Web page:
In an instant, everything came back. Immediate sense of danger. Strategy, weapons, remember to grab the grenade launcher in the 2-1 bonus round, and remember to avoid opening the gates in the 3-2 and 5-2 to keep them safe in the final loop. I ascended the throne in record speed, destroying the generator to enter the secret second stage…then I reinforced it. melted. A promising run was killed in an instant, doomed to fail with a single mistake.
I need you all to understand that I was once the hot dog of the Nuclear Throne. Back in college, I was obsessed, making sure to run every morning before going to class, and the ill-advised subwoofer blasting Joonas Turner’s fat subwoofer into my neighbor’s ceiling (probably). Even though I’ve never been at the top of the charts, I’m a regular in the top 25 and regularly in the top 10.
Because while Nuclear Throne was never the deepest or most strategic roguelike, it was raw, loud and incredibly satisfying, a crunchy, pixelated murder buffet of even the most successful Running can also easily be crammed into your lunch break.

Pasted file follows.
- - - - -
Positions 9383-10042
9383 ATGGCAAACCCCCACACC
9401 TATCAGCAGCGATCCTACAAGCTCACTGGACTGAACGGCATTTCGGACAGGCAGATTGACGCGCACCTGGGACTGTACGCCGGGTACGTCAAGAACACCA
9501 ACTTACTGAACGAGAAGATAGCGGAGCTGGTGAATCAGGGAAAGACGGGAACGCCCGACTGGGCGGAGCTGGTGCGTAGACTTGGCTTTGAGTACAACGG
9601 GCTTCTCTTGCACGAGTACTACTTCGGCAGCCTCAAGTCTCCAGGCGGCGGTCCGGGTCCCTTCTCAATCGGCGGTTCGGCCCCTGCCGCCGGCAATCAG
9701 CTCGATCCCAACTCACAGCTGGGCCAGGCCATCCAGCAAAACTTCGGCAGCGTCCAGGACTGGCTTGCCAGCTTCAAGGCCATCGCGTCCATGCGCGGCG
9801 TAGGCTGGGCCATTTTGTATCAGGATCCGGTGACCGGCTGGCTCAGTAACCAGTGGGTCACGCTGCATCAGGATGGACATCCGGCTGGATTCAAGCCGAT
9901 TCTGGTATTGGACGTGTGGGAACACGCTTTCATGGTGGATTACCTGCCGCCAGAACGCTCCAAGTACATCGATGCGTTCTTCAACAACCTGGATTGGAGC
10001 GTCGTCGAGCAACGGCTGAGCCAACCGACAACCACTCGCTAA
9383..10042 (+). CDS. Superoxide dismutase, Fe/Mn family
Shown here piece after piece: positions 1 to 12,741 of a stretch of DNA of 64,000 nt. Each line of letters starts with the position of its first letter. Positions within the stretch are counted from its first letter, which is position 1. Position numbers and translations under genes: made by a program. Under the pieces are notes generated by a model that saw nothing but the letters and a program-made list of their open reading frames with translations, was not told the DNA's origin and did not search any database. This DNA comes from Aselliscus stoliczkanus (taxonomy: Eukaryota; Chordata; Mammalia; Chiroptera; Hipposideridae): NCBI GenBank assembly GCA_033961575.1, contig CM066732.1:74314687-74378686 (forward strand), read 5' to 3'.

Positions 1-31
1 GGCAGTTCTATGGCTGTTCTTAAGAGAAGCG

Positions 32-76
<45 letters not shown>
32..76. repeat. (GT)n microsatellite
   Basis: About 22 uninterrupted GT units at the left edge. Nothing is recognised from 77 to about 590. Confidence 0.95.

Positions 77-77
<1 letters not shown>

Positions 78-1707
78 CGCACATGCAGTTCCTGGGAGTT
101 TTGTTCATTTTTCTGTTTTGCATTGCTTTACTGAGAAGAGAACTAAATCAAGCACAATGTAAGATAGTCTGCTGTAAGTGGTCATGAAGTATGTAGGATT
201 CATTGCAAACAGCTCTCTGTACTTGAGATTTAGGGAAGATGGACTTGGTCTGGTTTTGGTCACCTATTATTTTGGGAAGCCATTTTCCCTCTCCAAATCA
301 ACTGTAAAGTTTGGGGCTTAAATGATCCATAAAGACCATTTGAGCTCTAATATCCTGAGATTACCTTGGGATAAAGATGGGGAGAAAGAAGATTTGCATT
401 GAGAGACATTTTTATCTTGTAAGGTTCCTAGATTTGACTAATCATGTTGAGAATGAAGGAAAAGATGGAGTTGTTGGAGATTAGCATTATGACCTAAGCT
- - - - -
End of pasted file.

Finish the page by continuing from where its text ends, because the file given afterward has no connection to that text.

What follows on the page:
Nuclear Throne is a twin-stick shooter from 2015 by Vlambeer, the (now defunct) wily Dutch gangster behind equally screen-shattering games like Luftrausers and Ridiculous Fishing. It’s a roguelike game, generously – maps are dynamically generated, weapons are scattered throughout the levels, upgrades give you the option to upgrade “mutations” to insert into your body, and death is both quick and permanent.
But unlike The Binding of Isaac, Slay the Spire, and even Into the Dungeon (mechanically, the closest thing to it), Nuclear Throne isn’t really a game about strategy building or long-term planning. It’s a roguelike played on the edge of your seat, choosing from a small list of upgrades in blind panic, hoping you’re carrying or possibly finding the weapon that makes everything click.
It works because the simple act of blasting things up in Nuclear Throne is joy. Vlambeer has written a book about how gaming feels, and with even your puny starter revolver thumping bass and hitting the screen, you know you’ve had a great time. The world is made up of tiles, and some weapons (dynamite, especially spicy energy weapons) will blow up these walls, and some bosses may even charge through them murderously.